"'Oh! men of the upper coast,' he said, 'you are more numerous than we are; your tribe is larger, your endurance greater. We are growing hungry, we are growing less in numbers. Our captives—your women and children and old men—have lessened, too, our stores of food. If you refuse our terms we will yet fight to the finish. To-morrow we will kill all our captives before your eyes, for we can feed them no longer, or you can have your wives, your mothers, your fathers, your children, by giving us for each and every one of them one of your best and bravest young warriors, who will consent to suffer death in their stead. Speak! You have your choice.'
"In the northern canoes scores and scores of young warriors leapt to their feet. The air was filled with glad cries, with exultant shouts. The whole world seemed to ring with the voices of those young men who called loudly, with glorious courage:
"'Take me, but give me back my old father.'
"'Take me, but spare to my tribe my little sister.'
"'Take me, but release my wife and boy-baby.'
"So the compact was made. Two hundred heroic, magnificent young men paddled up to the island, broke through the fortifying circle of canoes, and stepped ashore. They flaunted their eagle plumes with the spirit and boldness of young gods. Their shoulders were erect, their step was firm, their hearts strong. Into their canoes they crowded the two hundred captives. Once more their women sobbed, their old men muttered, their children wailed, but those young copper-colored gods never flinched, never faltered. Their weak and their feeble were saved. What mattered to them such a little thing as death?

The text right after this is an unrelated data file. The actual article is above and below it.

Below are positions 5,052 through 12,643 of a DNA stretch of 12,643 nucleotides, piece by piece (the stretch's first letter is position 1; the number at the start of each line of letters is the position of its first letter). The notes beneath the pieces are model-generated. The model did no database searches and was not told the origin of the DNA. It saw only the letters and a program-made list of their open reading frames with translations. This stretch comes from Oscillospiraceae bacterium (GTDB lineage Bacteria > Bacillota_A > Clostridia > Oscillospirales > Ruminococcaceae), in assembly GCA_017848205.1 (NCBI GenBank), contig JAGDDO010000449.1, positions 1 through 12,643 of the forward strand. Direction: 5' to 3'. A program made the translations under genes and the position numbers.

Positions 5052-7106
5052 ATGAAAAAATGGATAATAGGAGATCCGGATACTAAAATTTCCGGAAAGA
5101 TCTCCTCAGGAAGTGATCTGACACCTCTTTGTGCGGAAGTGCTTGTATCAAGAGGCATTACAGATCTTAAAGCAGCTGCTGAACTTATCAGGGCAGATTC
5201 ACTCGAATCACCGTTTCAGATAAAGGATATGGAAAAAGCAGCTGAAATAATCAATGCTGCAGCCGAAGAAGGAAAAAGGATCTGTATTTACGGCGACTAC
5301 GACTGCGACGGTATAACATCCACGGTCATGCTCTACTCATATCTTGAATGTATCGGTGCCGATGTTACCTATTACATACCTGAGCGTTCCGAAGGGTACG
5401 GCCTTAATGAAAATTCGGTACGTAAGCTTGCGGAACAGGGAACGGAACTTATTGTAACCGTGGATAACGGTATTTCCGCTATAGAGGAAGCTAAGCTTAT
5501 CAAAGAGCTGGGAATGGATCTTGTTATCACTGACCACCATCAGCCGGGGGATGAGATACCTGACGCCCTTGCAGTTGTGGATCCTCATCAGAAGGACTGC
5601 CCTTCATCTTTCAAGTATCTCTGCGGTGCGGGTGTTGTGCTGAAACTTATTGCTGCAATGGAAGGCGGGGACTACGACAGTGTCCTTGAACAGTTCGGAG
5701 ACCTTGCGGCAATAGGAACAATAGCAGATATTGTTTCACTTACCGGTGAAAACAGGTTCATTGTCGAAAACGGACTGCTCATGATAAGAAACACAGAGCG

"The released captives were quickly surrounded by their own people, but the flower of their splendid nation was in the hands of their enemies, those valorous young men who thought so little of life that they willingly, gladly laid it down to serve and to save those they loved and cared for. Amongst them were war-tried warriors who had fought fifty battles, and boys not yet full grown, who were drawing a bow-string for the first time; but their hearts, their courage, their self-sacrifice were as one.
"Out before a long file of southern warriors they stood. Their chins uplifted, their eyes defiant, their breasts bared. Each leaned forward and laid his weapons at his feet, then stood erect, with empty hands, and laughed forth his challenge to death. A thousand arrows ripped the air, two hundred gallant northern throats flung forth a death cry exultant, triumphant as conquering kings—then two hundred fearless northern hearts ceased to beat.
"But in the morning the southern tribes found the spot where they fell peopled with flaming fire-flowers. Dread terror seized upon them. They abandoned the island, and when night again shrouded them they manned their canoes and noiselessly slipped through the Narrows, turned their bows southward, and this coast-line knew them no more."
"What glorious men!" I half whispered as the chief concluded the strange legend.
"Yes, men!" he echoed. "The white people call it Deadman's Island. That is their way; but we of the Squamish call it The Island of Dead Men."
The clustering pines and the outlines of the island's margin were now dusky and indistinct. Peace, peace lay over the waters, and the purple of the summer twilight had turned to grey, but I knew that in the depths of the undergrowth on Deadman's Island there blossomed a flower of flaming beauty; its colors were veiled in the coming nightfall, but somewhere down in the sanctuary of its petals pulsed the heart's blood of many and valiant men.